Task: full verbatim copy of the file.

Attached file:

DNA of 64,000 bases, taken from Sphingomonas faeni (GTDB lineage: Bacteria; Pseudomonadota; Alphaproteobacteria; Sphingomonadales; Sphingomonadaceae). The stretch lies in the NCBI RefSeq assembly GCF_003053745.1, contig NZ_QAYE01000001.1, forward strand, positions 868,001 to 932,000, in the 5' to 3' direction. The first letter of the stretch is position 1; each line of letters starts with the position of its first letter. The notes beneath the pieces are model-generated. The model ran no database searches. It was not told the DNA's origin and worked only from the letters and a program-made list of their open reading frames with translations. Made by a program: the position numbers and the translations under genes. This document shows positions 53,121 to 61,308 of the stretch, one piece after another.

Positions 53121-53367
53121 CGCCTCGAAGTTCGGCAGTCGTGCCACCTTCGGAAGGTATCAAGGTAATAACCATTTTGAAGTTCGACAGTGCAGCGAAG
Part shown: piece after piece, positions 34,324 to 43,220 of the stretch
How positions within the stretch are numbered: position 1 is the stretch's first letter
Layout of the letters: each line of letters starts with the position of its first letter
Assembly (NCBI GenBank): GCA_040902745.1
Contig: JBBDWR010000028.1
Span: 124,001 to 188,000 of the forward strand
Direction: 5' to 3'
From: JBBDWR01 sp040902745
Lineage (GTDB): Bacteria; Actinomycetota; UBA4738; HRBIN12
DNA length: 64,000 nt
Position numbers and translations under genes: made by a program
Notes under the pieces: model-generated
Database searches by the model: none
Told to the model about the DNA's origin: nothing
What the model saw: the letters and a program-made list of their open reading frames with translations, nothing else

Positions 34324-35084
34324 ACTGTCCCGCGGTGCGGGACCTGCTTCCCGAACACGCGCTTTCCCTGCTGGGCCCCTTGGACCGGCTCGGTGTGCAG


DNA of 64,000 bases, taken from Sphingomonas faeni (GTDB lineage: Bacteria; Pseudomonadota; Alphaproteobacteria; Sphingomonadales; Sphingomonadaceae). The stretch lies in the NCBI RefSeq assembly GCF_003053745.1, contig NZ_QAYE01000001.1, forward strand, positions 868,001 to 932,000, in the 5' to 3' direction. The first letter of the stretch is position 1; each line of letters starts with the position of its first letter. The notes beneath the pieces are model-generated. The model ran no database searches. It was not told the DNA's origin and worked only from the letters and a program-made list of their open reading frames with translations. Made by a program: the position numbers and the translations under genes. This document shows positions 53,121 to 61,308 of the stretch, one piece after another.

Positions 53121-53367
53121 CGCCTCGAAGTTCGGCAGTCGTGCCACCTTCGGAAGGTATCAAGGTAATAACCATTTTGAAGTTCGACAGTGCAGCGAAG
Part shown: piece after piece, positions 34,324 to 43,220 of the stretch
How positions within the stretch are numbered: position 1 is the stretch's first letter
Layout of the letters: each line of letters starts with the position of its first letter
Assembly (NCBI GenBank): GCA_040902745.1
Contig: JBBDWR010000028.1
Span: 124,001 to 188,000 of the forward strand
Direction: 5' to 3'
From: JBBDWR01 sp040902745
Lineage (GTDB): Bacteria; Actinomycetota; UBA4738; HRBIN12
DNA length: 64,000 nt
Position numbers and translations under genes: made by a program
Notes under the pieces: model-generated
Database searches by the model: none
Told to the model about the DNA's origin: nothing
What the model saw: the letters and a program-made list of their open reading frames with translations, nothing else

Positions 34324-35084
34324 ACTGTCCCGCGGTGCGGGACCTGCTTCCCGAACACGCGCTTTCCCTGCTGGGCCCCTTGGACCGGCTCGGTGTGCAG